Home / Culture  / Poetic License

Poetic License

Personal meets political in Amber Dawn’s memoir of a hustler

How do you follow a debut novel that was dubbed a cult classic in the making? If you’re Amber Dawn, acclaimed author of Sub Rosa, it’s with a brilliant warts-and-all memoir. How Poetry Saved My Life (Arsenal Pulp Press) tells the story of Dawn’s former life as a sex worker in Vancouver using a magical mix of poetry, prose and polemic. She spoke to IN Toronto about what inspired the book, and the transformative power of writing it.

What moved you to write a more personal book after Sub Rosa?
The book’s title, How Poetry Saved My Life, is by no means figurative. It quite literally addresses the primary impetus for writing this book. Creative writing—especially poetry and memoir—has been both my lifeline and the thread that connects me with a larger community of voices, in particular those of other women, survivors and queer folks. My own voice is that of a queer sex worker—an experiential identity that is often misunderstood. It is my goal to make issues of sex work and sexuality more tangible and human. I’m pretty tired of seeing that the majority of writing about sex workers is academic or critical narratives, rather than narratives of experience. I also want to demonstrate that marginalized or queer stories are literary stories. I feel a sense of duty and a joy in speaking up.

How did the book come together?
Well, I certainly did not say to myself, ‘I want to write a mixed genre prose and poetry book about sex work.’ I have read a number of sex-work memoirs—some that I treasure and some that I feel sensationalize sex work—and I knew that I wasn’t capable of writing my story with a traditional narrative structure. I don’t think that most people’s lives are that tidy, and mine certainly isn’t.
I started writing bits and pieces, mostly therapeutic literature at first. Then, I wrote pieces to submit to sex worker anthologies or other feminist publications. I would often write just to be included in any publication or festival with other sex workers’ voices. I was so desperate to be a part of a vital conversation that is all too often silenced or stigmatized. And eventually realized I had a book’s worth of writing. I’m grateful that my memoir was written over a longer period of time. It gave me time to reflect upon and reconcile with my experiences, and to truly stand proud with my story.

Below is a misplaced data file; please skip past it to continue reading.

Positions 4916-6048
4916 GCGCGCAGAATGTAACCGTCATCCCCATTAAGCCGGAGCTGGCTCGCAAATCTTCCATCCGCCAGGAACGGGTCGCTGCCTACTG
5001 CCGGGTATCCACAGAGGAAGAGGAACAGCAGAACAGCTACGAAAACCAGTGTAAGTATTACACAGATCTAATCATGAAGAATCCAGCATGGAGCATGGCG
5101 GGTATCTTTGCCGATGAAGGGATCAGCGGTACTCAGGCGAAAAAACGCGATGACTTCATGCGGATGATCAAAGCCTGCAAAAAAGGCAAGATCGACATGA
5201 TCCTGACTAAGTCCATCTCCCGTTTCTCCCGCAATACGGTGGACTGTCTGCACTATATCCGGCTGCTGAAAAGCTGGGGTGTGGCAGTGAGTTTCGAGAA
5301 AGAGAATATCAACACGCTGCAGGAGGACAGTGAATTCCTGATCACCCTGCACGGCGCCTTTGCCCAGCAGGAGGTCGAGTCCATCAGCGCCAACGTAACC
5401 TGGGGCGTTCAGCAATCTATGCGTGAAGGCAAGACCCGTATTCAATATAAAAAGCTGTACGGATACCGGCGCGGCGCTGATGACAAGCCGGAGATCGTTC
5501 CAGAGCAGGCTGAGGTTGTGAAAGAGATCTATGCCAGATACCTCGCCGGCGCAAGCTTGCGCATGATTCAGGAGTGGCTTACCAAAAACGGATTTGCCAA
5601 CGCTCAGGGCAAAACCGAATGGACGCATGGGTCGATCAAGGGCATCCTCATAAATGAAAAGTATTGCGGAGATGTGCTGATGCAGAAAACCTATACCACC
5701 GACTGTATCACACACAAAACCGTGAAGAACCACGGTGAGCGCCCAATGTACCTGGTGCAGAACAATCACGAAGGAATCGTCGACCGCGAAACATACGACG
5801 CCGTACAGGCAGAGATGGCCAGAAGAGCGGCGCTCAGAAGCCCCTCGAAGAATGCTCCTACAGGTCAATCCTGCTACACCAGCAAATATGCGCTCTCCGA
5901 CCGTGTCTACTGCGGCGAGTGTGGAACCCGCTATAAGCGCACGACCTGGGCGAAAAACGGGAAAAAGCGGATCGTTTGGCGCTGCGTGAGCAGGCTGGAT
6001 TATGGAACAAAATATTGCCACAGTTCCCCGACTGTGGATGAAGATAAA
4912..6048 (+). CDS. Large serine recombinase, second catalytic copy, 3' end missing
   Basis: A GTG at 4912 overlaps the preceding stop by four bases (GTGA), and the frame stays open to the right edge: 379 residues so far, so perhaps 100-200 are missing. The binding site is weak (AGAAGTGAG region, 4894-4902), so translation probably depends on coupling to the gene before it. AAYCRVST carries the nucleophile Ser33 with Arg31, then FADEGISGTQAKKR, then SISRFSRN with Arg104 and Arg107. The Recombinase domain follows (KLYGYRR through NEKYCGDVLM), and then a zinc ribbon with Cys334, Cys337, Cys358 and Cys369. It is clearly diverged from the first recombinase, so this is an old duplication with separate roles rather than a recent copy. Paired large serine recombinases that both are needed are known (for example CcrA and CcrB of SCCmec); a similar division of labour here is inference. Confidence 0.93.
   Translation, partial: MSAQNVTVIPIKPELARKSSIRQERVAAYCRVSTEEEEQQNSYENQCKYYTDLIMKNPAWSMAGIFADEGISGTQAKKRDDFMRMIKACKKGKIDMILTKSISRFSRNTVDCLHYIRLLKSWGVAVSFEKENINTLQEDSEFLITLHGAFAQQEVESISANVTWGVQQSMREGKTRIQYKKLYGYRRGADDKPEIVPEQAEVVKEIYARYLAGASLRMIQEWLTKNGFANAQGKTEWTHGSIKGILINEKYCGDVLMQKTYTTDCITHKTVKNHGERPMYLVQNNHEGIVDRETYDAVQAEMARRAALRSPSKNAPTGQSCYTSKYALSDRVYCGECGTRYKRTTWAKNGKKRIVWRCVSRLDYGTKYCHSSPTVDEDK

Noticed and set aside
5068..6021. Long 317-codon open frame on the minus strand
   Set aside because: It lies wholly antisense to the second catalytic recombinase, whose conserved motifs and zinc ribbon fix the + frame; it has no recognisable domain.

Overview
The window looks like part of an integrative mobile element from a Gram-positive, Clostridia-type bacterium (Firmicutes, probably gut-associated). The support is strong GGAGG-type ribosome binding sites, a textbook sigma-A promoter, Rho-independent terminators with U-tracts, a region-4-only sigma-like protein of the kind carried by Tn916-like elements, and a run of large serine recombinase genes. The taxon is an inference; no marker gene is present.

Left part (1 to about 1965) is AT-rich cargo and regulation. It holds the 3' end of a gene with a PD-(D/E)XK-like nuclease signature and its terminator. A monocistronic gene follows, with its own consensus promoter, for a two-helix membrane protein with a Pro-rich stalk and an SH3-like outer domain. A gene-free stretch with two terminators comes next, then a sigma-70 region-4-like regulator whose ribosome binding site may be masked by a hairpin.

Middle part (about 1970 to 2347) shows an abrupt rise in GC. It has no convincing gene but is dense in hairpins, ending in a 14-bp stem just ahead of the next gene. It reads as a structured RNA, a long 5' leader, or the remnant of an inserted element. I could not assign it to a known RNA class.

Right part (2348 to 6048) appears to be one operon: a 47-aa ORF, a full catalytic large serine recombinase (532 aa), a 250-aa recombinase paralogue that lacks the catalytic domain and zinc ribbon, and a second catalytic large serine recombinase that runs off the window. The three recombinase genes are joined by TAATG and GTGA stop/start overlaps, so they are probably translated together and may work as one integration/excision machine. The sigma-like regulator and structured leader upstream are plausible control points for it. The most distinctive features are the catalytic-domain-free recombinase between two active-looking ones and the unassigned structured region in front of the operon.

Female empowerment is a thread that runs through the book. How did you maintain such a strong sense of your own sexual identity?
I credit other women authors for allowing me to draw inspiration from them. Beth Goobie, Lynn Crosby, Larissa Lai, Nalo Hopkinson, Barbara Gowdy, Hiromi Goto, Persimmon Blackbridge are some Canadian authors I adore. What do all these authors have in common, you may ask? They all unflinchingly understand that complex identities and sexualities and literature make wonderful companions. I wanted to be balls-to-the-wall sharp and strong like these authors. As a writer (and a human) I am keenly interested in the relationship between empowerment and vulnerability. I’ve explored this relationship so darn much that “tough” and “tender” have become synonymous for me. If I want to show my reader strength, I must show them true vulnerability.

What was it like being a lesbian in the world of sex work?
Being a queer femme has meant that I have the privilege of being part of a community of social justice-minded folks. I have been out about being a sex worker for a very long time, largely due to the inclusive nature of my communities. I also love that my communities are keen on mentoring and information and skill sharing. This queer cultural value of peer-to-peer support has really helped me face some barriers, like doing my taxes or completing my grad school application. There are certainly anti-sex-work lesbians in our communities, too, but I have a highly developed knack for blocking out bullsh*t and focusing on loving ally-ship.

What do you hope people will take away from the book?
I wrote this book with sex workers and survivors in mind. I think a sex worker is one of many examples of a stigmatized identity where the speaker—in this case, me—takes a risk and sticks their neck out to tell a story. So I wrote with those brave voices in mind. Further to this, I consider the majority of us to be brave voices. The survivor in me sees the survivor in so many of us. And so, if an entire population, like sex workers, is made silent or stigmatized, then who else is also being made invisible? Many of us receive societal messages that it’s not safe to present our whole selves. So what I hope readers will take from the book is less of an understanding of the politics of sex work, but for them to hear the call to speak up. I spoke up about sex work (and am all the better for it) and likewise they may choose to speak up about themselves.

Comments

comments

NO COMMENTS

Leave a Reply